A criminal court in Pakistan has indicted two US officials for their connection with US drone strikes. They are Jonathan Banks, former CIA station chief in Pakistan, and John A. Rizzo who in 2009 was the CIA’s acting general counsel overseeing the agency’s drone program.
Anti-drone activists rejoiced over the April 7 indictments. Here, activists believed, the US was finally being held accountable for its murderous and illegal drone strikes. But how is this accountability when it’s obvious that Banks and Rizzo will never stand trial?
Banks left Pakistan in a hurry in late 2010 after being outed as CIA station chief in Islamabad by Shahzad Akbar, a Pakistani human rights lawyer who represents the families of victims of US drone strikes. At that time, Akbar named Banks as defendant in a $500 million lawsuit for wrongful death brought by Karim Khan, a journalist in North Waziristan. Khan’s brother and son had been killed in a CIA drone strike. Khan’s brother had been a schoolteacher who had continued to teach despite receiving threats from the Taliban. Pakistan’s powerful Inter-Services Intelligence denied having leaked Banks’ identity.
If the US wanted Rizzo and Banks prosecuted we could do it ourselves. We have the means. US drone strikes in Pakistan are unsanctioned by international humanitarian law because the United States is not engaged in an armed conflict with Pakistan; drones do not distinguish between civilians and combatants; and the staggering number of civilian deaths is vastly disproportionate in relation to the numbers of Taliban and Al-Qaeda killed. This qualifies drone strikes as “grave breaches” of the Geneva Conventions punishable under the US War Crimes Act. Since the US has decided not to prosecute Banks and Rizzo why should anyone believe the US will allow Pakistan to prosecute them?
The US doesn’t punish officials complicit in war crimes: we promote them. John Brennan had been President Obama’s counterterrorism czar. Brennan and Obama met each “Terror Tuesday” (the macabre designation used in the White House) to select new individuals as drone targets. In 2013, President Obama rewarded Brennan with promotion to CIA Director. David Barron, a Justice Department lawyer who drafted memos providing legal cover for drone hits, is now a US federal judge. And let’s not overlook President Obama himself. Obama has launched far more drone strikes than did President Bush. Rather than being punished by the American electorate, President Obama was easily re-elected in 2012.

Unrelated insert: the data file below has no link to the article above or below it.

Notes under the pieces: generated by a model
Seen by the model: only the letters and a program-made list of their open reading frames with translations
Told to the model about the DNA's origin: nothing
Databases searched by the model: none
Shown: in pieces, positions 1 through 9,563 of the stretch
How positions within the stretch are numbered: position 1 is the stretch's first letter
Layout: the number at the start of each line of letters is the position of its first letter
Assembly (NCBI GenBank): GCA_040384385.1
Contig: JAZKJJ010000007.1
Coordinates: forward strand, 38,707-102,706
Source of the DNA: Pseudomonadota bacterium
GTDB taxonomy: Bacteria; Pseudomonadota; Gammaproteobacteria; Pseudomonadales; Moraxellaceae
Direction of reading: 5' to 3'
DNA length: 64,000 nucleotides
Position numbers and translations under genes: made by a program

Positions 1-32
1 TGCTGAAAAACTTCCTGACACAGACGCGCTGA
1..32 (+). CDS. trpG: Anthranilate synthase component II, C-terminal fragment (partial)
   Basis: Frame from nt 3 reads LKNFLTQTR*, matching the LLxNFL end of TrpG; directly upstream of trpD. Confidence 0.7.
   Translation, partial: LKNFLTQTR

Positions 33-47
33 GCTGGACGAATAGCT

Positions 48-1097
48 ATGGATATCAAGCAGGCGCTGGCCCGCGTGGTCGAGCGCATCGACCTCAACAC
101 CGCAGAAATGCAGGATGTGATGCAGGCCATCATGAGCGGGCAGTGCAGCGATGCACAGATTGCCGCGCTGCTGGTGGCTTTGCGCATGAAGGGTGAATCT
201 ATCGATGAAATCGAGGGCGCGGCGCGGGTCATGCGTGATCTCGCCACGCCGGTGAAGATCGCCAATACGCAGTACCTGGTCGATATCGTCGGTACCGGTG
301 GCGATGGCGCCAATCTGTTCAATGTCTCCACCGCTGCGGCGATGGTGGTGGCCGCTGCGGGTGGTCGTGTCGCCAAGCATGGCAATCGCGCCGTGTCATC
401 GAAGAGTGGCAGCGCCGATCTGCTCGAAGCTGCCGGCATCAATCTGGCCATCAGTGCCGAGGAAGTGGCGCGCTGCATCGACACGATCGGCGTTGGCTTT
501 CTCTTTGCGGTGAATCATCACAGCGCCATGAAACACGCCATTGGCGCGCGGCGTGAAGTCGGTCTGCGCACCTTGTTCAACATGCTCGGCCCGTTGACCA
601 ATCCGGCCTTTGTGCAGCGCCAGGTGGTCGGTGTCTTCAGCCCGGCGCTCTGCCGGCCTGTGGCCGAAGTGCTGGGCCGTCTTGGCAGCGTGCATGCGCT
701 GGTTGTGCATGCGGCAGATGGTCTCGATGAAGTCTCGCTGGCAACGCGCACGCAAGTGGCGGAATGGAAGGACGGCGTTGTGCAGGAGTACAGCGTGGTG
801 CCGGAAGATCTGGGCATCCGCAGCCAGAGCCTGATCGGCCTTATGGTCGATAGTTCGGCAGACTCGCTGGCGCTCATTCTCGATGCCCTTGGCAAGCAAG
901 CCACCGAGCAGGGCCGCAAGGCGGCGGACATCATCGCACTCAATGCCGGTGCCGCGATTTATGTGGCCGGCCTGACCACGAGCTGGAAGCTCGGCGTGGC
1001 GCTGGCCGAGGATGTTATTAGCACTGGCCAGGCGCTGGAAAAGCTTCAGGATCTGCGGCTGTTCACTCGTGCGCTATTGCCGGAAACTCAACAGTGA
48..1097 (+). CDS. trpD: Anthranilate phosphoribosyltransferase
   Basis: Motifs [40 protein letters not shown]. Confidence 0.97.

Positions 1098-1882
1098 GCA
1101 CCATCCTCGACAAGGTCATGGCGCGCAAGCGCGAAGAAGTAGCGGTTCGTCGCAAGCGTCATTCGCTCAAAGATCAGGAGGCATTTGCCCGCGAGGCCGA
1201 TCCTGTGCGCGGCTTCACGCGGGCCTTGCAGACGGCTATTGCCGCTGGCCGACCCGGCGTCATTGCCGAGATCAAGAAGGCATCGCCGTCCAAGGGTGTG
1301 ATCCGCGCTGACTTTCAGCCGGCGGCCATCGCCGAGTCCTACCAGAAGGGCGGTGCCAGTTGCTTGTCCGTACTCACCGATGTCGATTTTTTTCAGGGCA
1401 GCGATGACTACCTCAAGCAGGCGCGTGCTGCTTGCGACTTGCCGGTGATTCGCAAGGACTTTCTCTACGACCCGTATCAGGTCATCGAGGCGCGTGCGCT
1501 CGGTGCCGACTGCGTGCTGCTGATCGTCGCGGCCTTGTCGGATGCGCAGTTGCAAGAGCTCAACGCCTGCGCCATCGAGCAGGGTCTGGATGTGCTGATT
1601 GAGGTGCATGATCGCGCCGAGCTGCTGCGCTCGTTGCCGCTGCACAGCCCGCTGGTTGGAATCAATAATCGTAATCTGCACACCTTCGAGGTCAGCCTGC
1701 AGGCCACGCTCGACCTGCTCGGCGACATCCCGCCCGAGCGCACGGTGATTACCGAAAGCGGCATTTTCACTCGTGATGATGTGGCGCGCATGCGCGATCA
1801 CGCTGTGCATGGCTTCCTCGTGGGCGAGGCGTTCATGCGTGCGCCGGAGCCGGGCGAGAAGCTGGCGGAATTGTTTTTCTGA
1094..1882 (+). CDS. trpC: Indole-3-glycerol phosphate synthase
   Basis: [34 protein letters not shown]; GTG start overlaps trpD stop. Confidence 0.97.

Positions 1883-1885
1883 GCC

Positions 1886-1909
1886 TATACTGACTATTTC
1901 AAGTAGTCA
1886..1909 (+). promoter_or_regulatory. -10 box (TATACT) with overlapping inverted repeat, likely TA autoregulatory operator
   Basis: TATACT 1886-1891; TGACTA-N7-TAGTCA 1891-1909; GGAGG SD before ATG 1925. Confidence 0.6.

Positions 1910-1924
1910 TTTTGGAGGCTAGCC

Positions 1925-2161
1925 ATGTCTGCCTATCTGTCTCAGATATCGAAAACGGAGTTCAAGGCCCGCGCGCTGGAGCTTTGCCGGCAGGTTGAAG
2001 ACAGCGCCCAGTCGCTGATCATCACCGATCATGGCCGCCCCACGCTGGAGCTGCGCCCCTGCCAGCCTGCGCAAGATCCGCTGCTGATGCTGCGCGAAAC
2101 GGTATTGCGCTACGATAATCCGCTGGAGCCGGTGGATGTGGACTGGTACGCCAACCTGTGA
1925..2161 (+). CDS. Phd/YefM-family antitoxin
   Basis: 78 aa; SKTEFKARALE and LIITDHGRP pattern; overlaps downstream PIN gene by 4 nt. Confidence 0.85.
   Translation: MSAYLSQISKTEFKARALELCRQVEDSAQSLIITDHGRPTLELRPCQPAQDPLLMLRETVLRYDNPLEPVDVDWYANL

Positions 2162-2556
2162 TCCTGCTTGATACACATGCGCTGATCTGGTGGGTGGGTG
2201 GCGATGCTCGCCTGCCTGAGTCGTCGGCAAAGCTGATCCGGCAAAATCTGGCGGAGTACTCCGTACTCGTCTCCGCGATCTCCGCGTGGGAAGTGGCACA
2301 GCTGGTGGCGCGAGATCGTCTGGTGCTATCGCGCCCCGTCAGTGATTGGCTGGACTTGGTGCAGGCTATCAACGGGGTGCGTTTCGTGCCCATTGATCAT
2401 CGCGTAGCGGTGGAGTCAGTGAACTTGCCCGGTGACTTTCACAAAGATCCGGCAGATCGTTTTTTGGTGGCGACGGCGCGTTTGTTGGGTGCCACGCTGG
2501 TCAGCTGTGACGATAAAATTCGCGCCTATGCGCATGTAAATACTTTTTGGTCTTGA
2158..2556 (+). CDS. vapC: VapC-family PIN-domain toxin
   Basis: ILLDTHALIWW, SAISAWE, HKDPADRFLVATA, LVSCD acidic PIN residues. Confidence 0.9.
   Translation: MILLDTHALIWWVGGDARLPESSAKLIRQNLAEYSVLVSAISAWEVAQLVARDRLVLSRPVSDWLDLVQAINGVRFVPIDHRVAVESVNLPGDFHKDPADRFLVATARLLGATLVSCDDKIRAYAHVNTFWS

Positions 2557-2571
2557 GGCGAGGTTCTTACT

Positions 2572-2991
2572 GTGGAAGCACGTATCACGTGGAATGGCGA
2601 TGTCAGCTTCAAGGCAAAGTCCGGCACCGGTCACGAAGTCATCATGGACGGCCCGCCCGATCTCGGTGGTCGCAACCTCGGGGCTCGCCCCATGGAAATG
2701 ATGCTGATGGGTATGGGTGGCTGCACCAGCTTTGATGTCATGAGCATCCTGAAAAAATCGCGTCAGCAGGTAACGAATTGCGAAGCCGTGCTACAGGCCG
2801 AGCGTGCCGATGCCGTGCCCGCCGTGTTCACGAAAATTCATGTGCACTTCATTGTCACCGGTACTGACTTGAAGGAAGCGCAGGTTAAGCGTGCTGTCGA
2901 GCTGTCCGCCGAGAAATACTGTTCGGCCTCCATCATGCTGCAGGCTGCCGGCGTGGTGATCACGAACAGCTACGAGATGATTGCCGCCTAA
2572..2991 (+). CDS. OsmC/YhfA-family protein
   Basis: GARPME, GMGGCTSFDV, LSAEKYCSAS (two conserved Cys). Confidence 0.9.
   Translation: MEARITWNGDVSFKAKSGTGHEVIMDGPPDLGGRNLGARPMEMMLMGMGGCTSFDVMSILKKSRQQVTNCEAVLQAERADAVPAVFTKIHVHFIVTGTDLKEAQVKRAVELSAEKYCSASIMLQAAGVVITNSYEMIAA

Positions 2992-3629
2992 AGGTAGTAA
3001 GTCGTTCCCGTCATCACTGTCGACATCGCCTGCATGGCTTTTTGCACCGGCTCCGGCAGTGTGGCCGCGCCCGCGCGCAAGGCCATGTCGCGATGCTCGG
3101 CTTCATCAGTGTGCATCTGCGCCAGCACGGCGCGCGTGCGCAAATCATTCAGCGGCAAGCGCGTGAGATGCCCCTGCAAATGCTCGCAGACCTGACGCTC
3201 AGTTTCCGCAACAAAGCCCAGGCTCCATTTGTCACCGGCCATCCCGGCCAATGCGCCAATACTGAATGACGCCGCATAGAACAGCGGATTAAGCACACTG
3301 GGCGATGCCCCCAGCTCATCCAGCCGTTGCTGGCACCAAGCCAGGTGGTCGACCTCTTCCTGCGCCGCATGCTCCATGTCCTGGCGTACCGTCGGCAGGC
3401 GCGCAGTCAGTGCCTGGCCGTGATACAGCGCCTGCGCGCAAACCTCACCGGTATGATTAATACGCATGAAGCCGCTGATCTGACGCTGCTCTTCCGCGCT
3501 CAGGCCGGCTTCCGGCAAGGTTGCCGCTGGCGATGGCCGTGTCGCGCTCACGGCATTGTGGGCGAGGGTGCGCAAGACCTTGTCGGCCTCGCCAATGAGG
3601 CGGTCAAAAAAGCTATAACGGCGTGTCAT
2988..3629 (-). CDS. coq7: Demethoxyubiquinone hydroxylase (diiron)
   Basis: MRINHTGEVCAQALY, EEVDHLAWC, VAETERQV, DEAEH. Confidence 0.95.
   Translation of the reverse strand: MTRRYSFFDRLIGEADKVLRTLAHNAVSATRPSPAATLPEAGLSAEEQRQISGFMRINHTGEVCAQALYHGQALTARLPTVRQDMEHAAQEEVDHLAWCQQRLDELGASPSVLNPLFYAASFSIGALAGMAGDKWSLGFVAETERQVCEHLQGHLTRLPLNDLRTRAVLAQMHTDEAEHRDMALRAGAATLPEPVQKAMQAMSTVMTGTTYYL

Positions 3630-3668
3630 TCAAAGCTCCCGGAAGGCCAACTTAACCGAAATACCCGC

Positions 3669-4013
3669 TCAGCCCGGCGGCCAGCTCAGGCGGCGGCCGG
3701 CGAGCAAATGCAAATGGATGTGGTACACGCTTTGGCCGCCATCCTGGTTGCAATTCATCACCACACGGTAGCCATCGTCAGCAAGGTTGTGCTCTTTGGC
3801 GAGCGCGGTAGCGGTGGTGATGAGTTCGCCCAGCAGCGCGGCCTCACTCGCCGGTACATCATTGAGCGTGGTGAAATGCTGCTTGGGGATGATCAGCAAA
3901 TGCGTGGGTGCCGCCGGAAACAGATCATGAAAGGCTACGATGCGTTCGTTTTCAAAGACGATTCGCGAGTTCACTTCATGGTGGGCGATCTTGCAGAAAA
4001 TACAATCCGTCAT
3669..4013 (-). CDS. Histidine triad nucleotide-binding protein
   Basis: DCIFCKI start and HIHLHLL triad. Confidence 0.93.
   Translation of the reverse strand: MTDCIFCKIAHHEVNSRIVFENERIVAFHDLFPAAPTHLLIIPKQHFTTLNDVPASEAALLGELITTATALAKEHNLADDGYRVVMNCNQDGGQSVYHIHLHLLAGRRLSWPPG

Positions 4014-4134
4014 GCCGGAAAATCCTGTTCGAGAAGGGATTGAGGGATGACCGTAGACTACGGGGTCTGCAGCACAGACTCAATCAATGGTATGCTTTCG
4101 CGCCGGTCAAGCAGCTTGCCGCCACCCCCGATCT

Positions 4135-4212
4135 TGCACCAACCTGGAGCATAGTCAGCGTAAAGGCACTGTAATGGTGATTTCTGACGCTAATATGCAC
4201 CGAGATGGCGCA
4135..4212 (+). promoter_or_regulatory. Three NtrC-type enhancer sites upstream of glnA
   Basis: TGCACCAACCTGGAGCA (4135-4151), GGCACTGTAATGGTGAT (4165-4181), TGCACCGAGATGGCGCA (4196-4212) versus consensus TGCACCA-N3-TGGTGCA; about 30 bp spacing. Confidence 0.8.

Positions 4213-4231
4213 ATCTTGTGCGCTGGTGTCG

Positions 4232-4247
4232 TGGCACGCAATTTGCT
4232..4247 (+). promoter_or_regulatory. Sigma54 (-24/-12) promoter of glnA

Pakistan has long protested US drone strikes on its territory. US drone strikes on Pakistan’s remote tribal areas began in 2004 and have killed between 421 and 960 civilians, according to the independent British-based Bureau of Investigative Journalism.
Pakistan doesn’t seem to mind drones in general, just US drones. On March 13, Pakistan announced that it had developed its own armed drone called the Burraq (the white horse which in the Koran carried the Prophet to Heaven).
But perhaps Pakistan will use drones more humanely than the US? Don’t count on it. All but two US drone strikes have taken place in Pakistan’s Federally Administered Tribal Areas (FATA). (The other two strikes took place in neighboring Khyber-Pakhtunkhwa Province.) Islamabad has absolutely no concern for the rights or well-being of the inhabitants of the tribal areas. Islamabad treats FATA like a colonial possession. The protections of Pakistan’s Constitution (such as they are) do not extend to FATA. Instead, the “tribals” are governed by the draconian Frontier Crimes Regulation put in place by the British in 1901. Each of the seven tribal agencies is governed by a “Political Agent” selected by Islamabad with no input from the tribals. The Political Agent rules with unfettered, largely unappealable authority.
The Pakistan Army’s current campaign in FATA’s North Waziristan has driven nearly a million Waziris from their homes. The Pakistan Army is responsible for disappearances, unlawful detention, bombardment of villages, and extrajudicial killings of civilians. And the Army may not be fully committed to eradicating militants. Pakistan has maintained ties with Islamic militants since its creation in 1947, seeing them as a tool for maintaining “strategic depth” in Afghanistan against India. Last year, the Pakistan Army pledged that it will no longer draw a distinction between “good” Taliban and “bad” Taliban. Yet the United States believes that the Pakistan Army tipped off the Taliban-linked Haqqani Network prior to the invasion. (Pakistan does not view the Haqqani Network as a threat because it does not attack the Pakistani state. The Haqqanis do attack American forces in Afghanistan.)
Pakistan did not exactly burnish its anti-militant credentials when on Friday it released Zakiur Rehman Lakhvi on bail. Lakhvi, a member of the terrorist group Lashkar-e-Taiba, faces trial as the alleged mastermind of the 2008 Mumbai attacks which left 166 people, including six Americans, dead. Pakistan’s ISI is widely believed to have assisted LeT in planning the attacks. Hafiz Saeed, LeT’s leader, lives openly and unmolested in Lahore, Pakistan.
Pakistan isn’t the first country to use militants as proxy forces: the United States did the same thing in Afghanistan in the 1980s and currently aids militants in Syria against the Assad regime.
For now, let’s concentrate on ending the US contribution to the violence in Pakistan. Step one is to face reality. Let’s not congratulate ourselves on imaginary victories such as unenforceable indictments. Had Pakistan arrested the CIA’s current station chief that would have been worth celebrating. Accountability will begin only when Bush, Obama, Brennan, Banks, Rizzo, and all their accomplices stand in the dock. Then will be the time to celebrate.
Charles Pierson is a lawyer and a member of the Pittsburgh Anti-Drone Warfare Coalition. E-mail him at Chapierson@yahoo.com.